Maksim Eremeev


Characterizing and addressing the issue of oversmoothing in neural autoregressive sequence modeling
Ilia Kulikov | Maksim Eremeev | Kyunghyun Cho
Proceedings of the 2nd Conference of the Asia-Pacific Chapter of the Association for Computational Linguistics and the 12th International Joint Conference on Natural Language Processing (Volume 1: Long Papers)

Neural autoregressive sequence models smear the probability among many possible sequences including degenerate ones, such as empty or repetitive sequences. In this work, we tackle one specific case where the model assigns a high probability to unreasonably short sequences. We define the oversmoothing rate to quantify this issue. After confirming the high degree of oversmoothing in neural machine translation, we propose to explicitly minimize the oversmoothing rate during training. We conduct a set of experiments to study the effect of the proposed regularization on both model distribution and decoding performance. We use a neural machine translation task as the testbed and consider three different datasets of varying size. Our experiments reveal three major findings. First, we can control the oversmoothing rate of the model by tuning the strength of the regularization. Second, by enhancing the oversmoothing loss contribution, the probability and the rank of eos token decrease heavily at positions where it is not supposed to be. Third, the proposed regularization impacts the outcome of beam search especially when a large beam is used. The degradation of translation quality (measured in BLEU) with a large beam significantly lessens with lower oversmoothing rate, but the degradation compared to smaller beam sizes remains to exist. From these observations, we conclude that the high degree of oversmoothing is the main reason behind the degenerate case of overly probable short sequences in a neural autoregressive model.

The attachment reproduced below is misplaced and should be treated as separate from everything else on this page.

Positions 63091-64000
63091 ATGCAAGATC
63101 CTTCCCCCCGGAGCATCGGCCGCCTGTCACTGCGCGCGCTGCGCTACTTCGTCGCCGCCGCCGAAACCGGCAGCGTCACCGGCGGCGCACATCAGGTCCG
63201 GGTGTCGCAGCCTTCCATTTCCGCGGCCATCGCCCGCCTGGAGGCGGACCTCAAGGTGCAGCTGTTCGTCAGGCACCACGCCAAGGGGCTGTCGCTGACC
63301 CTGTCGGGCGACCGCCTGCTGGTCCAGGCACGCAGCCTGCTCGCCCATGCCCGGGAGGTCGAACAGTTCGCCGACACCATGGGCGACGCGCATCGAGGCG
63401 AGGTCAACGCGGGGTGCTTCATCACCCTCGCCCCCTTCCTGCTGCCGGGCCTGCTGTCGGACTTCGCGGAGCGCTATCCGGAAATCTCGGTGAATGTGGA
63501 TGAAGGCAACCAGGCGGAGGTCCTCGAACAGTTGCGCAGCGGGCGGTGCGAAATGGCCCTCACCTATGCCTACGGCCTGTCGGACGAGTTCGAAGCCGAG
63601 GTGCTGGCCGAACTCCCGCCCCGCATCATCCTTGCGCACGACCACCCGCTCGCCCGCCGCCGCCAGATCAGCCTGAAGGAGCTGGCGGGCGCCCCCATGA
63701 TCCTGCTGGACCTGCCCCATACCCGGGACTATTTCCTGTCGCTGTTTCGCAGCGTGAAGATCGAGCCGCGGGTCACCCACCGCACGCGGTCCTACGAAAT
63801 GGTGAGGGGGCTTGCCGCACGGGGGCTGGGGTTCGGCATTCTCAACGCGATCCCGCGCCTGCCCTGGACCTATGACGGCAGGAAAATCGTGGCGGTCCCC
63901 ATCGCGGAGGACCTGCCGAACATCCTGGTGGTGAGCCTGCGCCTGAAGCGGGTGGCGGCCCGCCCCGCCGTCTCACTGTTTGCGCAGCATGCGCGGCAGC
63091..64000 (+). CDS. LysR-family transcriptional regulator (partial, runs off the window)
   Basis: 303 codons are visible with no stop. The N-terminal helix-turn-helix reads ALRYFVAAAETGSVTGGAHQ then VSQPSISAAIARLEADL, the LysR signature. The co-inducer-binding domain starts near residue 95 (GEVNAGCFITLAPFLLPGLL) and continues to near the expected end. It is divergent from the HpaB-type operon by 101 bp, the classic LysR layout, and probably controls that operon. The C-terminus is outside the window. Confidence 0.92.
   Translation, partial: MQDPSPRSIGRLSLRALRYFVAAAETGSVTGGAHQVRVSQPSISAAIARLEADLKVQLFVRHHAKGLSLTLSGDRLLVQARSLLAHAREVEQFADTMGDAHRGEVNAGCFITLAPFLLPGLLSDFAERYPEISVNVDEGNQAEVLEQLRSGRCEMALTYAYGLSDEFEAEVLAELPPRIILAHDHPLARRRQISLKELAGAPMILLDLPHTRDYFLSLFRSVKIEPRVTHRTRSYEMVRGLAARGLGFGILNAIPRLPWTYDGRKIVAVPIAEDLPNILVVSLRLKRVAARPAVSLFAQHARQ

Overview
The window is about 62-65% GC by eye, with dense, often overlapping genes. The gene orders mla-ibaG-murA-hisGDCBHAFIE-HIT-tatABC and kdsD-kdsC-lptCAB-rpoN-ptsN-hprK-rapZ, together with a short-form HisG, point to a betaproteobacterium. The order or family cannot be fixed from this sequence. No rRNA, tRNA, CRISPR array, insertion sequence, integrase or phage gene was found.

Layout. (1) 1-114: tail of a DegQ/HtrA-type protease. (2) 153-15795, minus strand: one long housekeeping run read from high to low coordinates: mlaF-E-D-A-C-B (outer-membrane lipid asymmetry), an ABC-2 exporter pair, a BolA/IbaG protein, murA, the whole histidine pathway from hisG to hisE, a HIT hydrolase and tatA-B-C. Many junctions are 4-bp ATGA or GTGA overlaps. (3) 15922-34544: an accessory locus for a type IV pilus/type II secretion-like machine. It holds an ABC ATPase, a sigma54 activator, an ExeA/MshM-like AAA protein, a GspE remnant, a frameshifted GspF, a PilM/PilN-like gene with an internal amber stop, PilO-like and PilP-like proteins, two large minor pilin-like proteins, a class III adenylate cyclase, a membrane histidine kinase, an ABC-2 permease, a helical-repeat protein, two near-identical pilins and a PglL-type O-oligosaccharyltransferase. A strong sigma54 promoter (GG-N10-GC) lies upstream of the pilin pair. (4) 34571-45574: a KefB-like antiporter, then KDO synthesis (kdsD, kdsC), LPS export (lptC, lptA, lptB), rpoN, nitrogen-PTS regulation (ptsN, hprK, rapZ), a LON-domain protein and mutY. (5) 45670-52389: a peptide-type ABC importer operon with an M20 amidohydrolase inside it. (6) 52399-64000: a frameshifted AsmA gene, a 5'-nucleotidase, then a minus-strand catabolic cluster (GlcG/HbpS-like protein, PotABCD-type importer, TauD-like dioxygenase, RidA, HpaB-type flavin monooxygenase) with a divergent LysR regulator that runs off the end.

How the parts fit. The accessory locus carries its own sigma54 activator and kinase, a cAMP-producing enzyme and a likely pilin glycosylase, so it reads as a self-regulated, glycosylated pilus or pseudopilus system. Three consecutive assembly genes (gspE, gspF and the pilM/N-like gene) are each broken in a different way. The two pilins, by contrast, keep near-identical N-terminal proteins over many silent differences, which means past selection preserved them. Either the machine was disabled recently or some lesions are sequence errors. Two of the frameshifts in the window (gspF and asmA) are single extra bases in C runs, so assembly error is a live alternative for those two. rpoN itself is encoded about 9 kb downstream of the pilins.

Lexical Quantile-Based Text Complexity Measure
Maksim Eremeev | Konstantin Vorontsov
Proceedings of the International Conference on Recent Advances in Natural Language Processing (RANLP 2019)

This paper introduces a new approach to estimating the text document complexity. Common readability indices are based on average length of sentences and words. In contrast to these methods, we propose to count the number of rare words occurring abnormally often in the document. We use the reference corpus of texts and the quantile approach in order to determine what words are rare, and what frequencies are abnormal. We construct a general text complexity model, which can be adjusted for the specific task, and introduce two special models. The experimental design is based on a set of thematically similar pairs of Wikipedia articles, labeled using crowdsourcing. The experiments demonstrate the competitiveness of the proposed approach.